September 04, 2023 - by Simone Ulmer
The effects of climate change are contributing to more frequent extreme weather events, such as sustained high temperatures, destructive thunderstorms, and torrential rainfall, or sometimes even hailstones the size of a fist. Identifying and accurately predicting such extreme events in weather forecasts is both societally and economically relevant. However, classical formulations, so-called hydrostatic models, are often too coarse for this task. For example, they are not able to map the details of thunderstorm cells, because they can only calculate weather forecasts with a spatial grid spacing of several kilometres or more.
For more precise forecasts of extreme weather events, the models must calculate small-scale physical processes with even higher resolution. For example, for central Europe, models need to account for how air moves vertically within thunderstorms and interacts with the complex orography of the Alps, i.e. the topographical arrangement with steep slopes. “Here we need so-called non-hydrostatic models with grid spacing of one kilometre or less,” explains Heini Wernli, professor of atmospheric dynamics at ETH Zurich. “This is the only way we can represent the acceleration of air parcels in thunderstorms and near mountains as a result of the non-linear interaction of various processes."
Less than one hour for the 10-day forecast
For such complex calculations on a kilometre and sub-kilometre scale, the models must be better implemented on modern computer architectures. That means they need to be adapted to the architecture in a way that better utilises the supercomputer’s capabilities in order to calculate the forecasts cost-efficiently and significantly faster than in real time.
"The current world-leading model is an absolute success story," says Wernli, referring to the Integrated Forecasting System (IFS) introduced in the 1980s at the European Centre for Medium-Range Weather Forecasts (ECMWF). It was programmed in the computer language Fortran and has been continuously adapted and improved to keep up with the latest developments in research and technology. The model solves the hydrostatic equations with a so-called spectral method and operates highly efficiently on CPU-based computers. "The efficiency of the model is crucial, because we only have a short time window of less than one hour to calculate our global medium-range forecasts," says Christian Kühnlein, Senior Scientist at ECMWF.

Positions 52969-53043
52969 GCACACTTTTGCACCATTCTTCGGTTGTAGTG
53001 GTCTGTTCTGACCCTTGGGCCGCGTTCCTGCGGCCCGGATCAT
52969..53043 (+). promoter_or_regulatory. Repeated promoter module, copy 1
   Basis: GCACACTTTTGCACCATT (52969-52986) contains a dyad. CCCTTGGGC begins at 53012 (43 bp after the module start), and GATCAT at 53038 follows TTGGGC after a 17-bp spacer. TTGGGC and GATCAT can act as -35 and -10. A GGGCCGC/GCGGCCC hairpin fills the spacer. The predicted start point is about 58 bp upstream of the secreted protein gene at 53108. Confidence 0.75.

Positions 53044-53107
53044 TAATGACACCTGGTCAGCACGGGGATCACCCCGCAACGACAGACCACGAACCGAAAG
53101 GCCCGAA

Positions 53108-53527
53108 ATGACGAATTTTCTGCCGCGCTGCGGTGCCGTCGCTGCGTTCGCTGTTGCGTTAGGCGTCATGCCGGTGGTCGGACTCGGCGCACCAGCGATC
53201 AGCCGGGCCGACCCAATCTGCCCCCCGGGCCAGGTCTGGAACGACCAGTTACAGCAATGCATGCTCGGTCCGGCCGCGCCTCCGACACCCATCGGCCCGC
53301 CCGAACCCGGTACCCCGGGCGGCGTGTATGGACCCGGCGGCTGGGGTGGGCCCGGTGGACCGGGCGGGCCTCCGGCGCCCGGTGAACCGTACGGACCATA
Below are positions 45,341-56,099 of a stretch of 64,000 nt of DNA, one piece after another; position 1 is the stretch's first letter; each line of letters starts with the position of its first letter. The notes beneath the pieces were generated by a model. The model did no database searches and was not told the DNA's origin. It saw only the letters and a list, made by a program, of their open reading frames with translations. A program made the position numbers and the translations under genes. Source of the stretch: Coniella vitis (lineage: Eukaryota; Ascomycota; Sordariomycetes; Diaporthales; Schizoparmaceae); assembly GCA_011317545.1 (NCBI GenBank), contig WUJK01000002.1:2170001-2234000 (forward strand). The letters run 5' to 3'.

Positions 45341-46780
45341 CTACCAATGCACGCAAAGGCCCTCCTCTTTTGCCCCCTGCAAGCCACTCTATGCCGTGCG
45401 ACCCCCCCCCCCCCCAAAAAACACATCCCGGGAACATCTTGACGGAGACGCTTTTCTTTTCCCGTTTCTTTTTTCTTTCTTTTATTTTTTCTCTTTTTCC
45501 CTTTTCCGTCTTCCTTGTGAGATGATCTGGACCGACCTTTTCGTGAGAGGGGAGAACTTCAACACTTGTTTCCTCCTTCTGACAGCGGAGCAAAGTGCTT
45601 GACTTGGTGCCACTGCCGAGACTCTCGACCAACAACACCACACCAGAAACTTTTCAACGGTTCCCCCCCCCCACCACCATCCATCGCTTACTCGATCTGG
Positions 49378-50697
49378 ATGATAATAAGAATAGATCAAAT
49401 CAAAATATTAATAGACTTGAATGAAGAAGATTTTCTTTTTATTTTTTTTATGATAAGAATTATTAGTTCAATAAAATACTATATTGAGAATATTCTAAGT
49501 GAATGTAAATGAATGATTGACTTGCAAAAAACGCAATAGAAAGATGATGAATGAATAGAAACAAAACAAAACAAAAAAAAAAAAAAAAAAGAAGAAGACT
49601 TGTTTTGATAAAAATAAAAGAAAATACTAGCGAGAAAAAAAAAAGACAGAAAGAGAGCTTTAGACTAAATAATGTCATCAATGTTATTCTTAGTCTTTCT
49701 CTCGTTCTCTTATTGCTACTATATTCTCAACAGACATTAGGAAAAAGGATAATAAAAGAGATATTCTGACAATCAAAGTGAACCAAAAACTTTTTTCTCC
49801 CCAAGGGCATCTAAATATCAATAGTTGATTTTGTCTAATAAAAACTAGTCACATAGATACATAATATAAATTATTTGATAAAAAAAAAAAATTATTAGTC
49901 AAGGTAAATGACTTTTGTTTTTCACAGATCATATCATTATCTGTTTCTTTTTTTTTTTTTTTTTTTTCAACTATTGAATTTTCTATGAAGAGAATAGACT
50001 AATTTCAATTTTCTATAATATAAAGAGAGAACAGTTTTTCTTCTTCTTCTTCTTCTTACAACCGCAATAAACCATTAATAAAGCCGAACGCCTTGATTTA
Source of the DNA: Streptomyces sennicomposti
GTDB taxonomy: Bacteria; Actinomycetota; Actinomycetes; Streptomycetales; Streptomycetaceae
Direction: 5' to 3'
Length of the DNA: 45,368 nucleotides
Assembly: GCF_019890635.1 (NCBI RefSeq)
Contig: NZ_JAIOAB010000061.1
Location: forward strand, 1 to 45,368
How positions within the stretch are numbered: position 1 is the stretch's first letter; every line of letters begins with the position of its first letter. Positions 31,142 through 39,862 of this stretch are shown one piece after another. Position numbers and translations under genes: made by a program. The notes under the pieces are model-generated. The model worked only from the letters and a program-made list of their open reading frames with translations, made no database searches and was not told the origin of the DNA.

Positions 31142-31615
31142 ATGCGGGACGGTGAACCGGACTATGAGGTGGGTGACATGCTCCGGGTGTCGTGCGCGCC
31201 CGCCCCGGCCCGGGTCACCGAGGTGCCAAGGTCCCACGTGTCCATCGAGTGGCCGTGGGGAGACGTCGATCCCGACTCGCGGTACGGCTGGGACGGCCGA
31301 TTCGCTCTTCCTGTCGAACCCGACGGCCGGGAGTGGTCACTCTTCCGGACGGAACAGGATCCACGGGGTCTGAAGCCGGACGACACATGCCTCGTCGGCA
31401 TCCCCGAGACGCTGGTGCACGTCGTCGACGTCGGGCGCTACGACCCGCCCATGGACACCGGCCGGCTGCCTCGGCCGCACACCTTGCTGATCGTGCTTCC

But, in addition to further developing the current IFS, ECMWF has also been working for the last years on the FVM model, which solves the non-hydrostatic equations for the high resolutions with a finite-volume approach, as this method scales better on modern computer architectures than the spectral method. Now, the Swiss National Supercomputing Centre (CSCS), ETH Zurich, and the ECMWF, under the leadership of Kühnlein and Wernli, are joining forces in the PASC project KILOS to fundamentally revise the implementation of the FVM model on modern computer architectures. KILOS stands for "Kilometer-scale non-hydrostatic global weather forecasting with IFS-FVM", and the aim of the project is to make FVM highly efficient on the latest computer architectures with graphics processing units (GPUs). To this end, the FVM dynamical core and the central parameterisations of the IFS are being rewritten in the Python programming language with the so-called GT4Py library so that, one day, global weather forecasts can be calculated with a grid spacing of one kilometre or less. "GT4Py is a domain-specific Python library for weather and climate models that is developed by CSCS and ETH Zurich," says Kühnlein.